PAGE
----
Thursday, March 10, 2011

BJP opposes FDI in retail

New Delhi: Opening the debate on the Budget in the Lok Sabha on Tuesday afternoon, Bharatiya Janata Party's senior leader Murli Manohar Joshi pleaded with finance minister Pranab Mukherjee not to allow foreign direct investment (FDI) in retail. He warned that it would be a disaster for the Indian economy. Joshi drew the attention of Mukherjee to the parliamentary consultative committee which is also not in favour of FDI in retail.

Retail provides the most employment after agriculture in the country, and the entry of foreign players would endanger this sector, he said. This is the first time that the BJP has taken an unequivocal stand against FDI in retail. Joshi's stand had echoes of the Swadeshi Jagran Manch, a rightwing group allied to the 'sangh parivar, which had fiercely opposed economic liberalisation in the early 1990s. Joshi was careful enough to say that there is need to reform retail sector and make it more friendly to the farmer and to the consumer.

Joshi picked holes in the Budget speech and tried to show that the UPA government was favouring the rich while speaking for the poor. He pointed out that including LPG or cooking gas as part of the cash transfer scheme (CTS) was ironical as the poor would not have the means to either buy a gas stove or a place to keep it in. He has also pointed out that there was no system in place to implement the CTS as there were no banks in the rural areas and the post offices are not geared up for it.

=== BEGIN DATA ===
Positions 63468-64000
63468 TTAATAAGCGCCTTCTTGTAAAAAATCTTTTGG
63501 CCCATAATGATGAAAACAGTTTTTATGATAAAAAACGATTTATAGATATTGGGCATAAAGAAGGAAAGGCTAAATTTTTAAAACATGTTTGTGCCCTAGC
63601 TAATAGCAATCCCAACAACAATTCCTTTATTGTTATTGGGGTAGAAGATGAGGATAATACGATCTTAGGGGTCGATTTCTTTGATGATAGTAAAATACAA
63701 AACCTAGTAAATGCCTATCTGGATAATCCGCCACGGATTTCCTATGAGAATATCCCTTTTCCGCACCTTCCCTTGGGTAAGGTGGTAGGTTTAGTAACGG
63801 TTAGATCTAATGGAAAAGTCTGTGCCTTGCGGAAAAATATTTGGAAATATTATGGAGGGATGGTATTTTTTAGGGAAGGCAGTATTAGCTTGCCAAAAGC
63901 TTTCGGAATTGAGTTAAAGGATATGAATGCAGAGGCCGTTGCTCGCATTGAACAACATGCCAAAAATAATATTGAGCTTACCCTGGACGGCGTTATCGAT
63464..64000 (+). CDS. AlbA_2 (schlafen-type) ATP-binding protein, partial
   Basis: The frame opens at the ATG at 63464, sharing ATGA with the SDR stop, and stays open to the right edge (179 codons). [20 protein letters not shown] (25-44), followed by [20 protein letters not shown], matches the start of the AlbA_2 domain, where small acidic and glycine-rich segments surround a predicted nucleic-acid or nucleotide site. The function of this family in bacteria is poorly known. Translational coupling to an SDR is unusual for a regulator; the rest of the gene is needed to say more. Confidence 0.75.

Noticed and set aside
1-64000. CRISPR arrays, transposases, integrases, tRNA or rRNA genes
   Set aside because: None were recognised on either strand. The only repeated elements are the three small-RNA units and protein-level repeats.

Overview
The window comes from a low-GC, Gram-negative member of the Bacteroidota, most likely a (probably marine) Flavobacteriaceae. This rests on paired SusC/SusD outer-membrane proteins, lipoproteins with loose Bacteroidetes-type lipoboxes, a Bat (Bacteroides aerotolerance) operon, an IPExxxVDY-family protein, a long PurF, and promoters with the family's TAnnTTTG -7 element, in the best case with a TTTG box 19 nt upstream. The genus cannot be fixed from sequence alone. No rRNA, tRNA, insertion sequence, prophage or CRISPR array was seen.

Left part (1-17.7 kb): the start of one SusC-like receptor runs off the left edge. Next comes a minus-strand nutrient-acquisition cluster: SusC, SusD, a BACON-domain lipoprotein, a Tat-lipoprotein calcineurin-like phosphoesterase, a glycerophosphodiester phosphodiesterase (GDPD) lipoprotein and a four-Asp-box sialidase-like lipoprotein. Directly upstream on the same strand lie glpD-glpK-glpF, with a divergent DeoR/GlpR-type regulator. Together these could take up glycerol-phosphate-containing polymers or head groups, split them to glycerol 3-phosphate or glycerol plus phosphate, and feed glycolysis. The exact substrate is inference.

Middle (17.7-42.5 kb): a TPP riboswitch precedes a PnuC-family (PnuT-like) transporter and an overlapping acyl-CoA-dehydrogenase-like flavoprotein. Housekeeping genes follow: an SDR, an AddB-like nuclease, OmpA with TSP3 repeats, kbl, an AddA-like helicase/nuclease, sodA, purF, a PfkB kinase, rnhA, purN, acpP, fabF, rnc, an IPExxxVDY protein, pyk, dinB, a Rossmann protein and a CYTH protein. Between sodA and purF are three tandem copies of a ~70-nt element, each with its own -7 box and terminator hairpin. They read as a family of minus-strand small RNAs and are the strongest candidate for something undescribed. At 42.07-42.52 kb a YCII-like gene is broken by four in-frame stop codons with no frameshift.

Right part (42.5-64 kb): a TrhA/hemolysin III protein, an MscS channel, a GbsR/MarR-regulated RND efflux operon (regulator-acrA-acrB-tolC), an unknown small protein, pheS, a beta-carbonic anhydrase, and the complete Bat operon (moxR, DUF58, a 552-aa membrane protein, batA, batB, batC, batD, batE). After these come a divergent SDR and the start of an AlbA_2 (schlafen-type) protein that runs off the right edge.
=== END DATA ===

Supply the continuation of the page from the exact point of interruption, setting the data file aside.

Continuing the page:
In a lighter vein, Joshi referred to Mukherjee's reference in the Budget speech praying to goddess Lakshmi and told him not to pray to the goddess of wealth but to Saraswati, the goddess of knowledge, because in the 21st century it is a knowledge society. Taking a dig at Congress' objection to BJP's attempt to impose prayer to Saraswati in schools in states where BJP is in power, 'Your colleagues might call it saffronisation of the economy,' he told Mukherjee.

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